Portugal's bishops create national commission to confront abuse

A cross is seen at the Shrine of Our Lady of Fatima in Portugal in 2017. (CNS/Reuters/Pedro Nunes)

A cross is seen at the Shrine of Our Lady of Fatima in Portugal in 2017. (CNS/Reuters/Pedro Nunes)

Junno Arocho Esteves

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The Portuguese bishops' conference announced the creation of a national commission to support local dioceses in their investigations into current and historic cases of sexual abuse.

The new commission, which was announced Nov. 11 at the end of the bishops' four-day plenary assembly in Fatima, was established after a discussion devoted to "the protection of vulnerable minors and adults in the ecclesial sphere and in society as a whole," the conference said.

"Recognizing the work of the diocesan commissions, made up especially of laypeople qualified in various areas such as law, psychiatry and psychology, the assembly decided to create a national commission to strengthen and expand the handling of cases and the respective follow-up at the civil and canonical level," the bishops said.

The creation of the new commission comes after an independent report on sexual abuse in the French Catholic Church released last month estimated that as many as 330,000 children had been abused by priests or church workers in France since the 1950s.

After the release of the French report, a group of more than 200 Catholics in Portugal sent a letter to the country's bishops calling for a similar investigation into sexual abuse in the church, which they called a "systemic" problem.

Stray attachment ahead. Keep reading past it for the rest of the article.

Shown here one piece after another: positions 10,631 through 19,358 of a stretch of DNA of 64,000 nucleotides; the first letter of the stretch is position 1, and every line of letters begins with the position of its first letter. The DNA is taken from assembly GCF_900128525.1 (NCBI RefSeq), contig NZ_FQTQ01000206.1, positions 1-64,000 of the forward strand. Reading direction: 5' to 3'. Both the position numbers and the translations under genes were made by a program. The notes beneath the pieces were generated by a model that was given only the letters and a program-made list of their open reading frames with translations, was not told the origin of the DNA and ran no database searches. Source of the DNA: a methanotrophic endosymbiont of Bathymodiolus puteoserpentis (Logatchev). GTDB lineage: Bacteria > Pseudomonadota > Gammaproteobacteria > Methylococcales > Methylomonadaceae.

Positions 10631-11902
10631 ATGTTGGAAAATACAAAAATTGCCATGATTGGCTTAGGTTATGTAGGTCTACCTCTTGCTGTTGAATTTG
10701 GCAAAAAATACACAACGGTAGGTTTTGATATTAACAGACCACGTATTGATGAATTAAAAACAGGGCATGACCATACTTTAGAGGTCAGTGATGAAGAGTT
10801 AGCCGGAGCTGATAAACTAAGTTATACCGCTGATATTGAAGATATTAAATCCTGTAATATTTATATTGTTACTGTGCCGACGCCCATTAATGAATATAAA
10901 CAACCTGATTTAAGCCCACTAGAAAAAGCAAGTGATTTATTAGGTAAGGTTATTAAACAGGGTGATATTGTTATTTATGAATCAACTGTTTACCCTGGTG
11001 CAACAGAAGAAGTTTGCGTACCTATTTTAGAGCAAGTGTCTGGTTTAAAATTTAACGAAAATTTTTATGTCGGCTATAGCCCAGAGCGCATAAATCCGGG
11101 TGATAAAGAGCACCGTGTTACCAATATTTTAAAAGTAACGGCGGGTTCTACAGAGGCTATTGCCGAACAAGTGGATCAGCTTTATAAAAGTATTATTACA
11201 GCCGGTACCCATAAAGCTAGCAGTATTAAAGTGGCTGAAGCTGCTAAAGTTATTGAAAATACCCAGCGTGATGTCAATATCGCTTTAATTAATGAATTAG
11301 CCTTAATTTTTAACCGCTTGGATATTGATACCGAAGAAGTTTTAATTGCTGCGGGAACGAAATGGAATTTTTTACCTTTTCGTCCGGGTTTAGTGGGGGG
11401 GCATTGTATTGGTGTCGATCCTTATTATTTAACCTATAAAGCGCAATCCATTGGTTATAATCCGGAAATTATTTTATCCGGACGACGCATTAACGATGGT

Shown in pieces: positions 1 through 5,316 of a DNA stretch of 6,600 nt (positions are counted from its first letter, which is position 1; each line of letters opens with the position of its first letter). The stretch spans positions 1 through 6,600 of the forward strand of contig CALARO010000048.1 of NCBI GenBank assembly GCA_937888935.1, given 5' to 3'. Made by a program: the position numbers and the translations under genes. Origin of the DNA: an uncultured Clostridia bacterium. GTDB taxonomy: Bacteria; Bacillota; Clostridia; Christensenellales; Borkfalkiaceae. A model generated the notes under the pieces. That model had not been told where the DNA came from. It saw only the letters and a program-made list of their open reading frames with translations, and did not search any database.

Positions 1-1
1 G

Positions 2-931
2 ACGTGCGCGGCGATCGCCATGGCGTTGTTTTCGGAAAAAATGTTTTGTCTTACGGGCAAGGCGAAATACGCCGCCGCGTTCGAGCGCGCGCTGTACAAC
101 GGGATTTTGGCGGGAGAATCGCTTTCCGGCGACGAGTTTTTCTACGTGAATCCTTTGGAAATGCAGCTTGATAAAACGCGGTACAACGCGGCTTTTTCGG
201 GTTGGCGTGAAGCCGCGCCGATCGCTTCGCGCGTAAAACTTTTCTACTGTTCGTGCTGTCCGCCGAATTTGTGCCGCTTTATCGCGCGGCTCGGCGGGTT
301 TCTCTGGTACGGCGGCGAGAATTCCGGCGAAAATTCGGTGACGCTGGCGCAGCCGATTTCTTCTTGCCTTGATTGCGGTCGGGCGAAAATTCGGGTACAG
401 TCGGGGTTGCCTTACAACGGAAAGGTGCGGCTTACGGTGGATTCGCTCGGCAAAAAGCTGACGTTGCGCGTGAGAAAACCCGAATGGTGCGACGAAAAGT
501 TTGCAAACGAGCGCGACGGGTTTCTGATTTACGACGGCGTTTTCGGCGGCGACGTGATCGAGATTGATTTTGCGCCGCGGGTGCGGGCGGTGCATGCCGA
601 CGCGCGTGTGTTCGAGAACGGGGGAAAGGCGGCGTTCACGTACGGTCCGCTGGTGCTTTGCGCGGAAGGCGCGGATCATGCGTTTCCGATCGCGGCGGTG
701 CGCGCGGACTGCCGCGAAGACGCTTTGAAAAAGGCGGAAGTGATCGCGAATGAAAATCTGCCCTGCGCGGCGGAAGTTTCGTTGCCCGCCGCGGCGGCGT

According to the Reuters news agency, the letter warned that while only a dozen cases of sexual abuse by members of the clergy were reported in the last decade, the number may be much higher.

At a news conference Nov. 11, Bishop José Ornelas Carvalho of Setúbal, president of the Portuguese bishops' conference, told journalists the commission will have "real independence" and that the country's bishops were committed to ensuring "clarity" on the issue of sexual abuse.

"We will do everything to fully clarify this issue. Whatever needs to be done, we will do; about this, I don't have the slightest doubt," Ornelas said.

Ornelas denied that bishops intend to "cover anything up" and said it was important for the commission to carry out its work with full "freedom of thought and action" in its search for the truth.

"We are not afraid, and we have every interest in clearing all this up. This must be clear to everyone," the bishop said.

The Portuguese bishops' conference said the commission will not only be able to assist in investigating current cases but will also conduct a study of past cases "in order to clarify the history of this serious issue."

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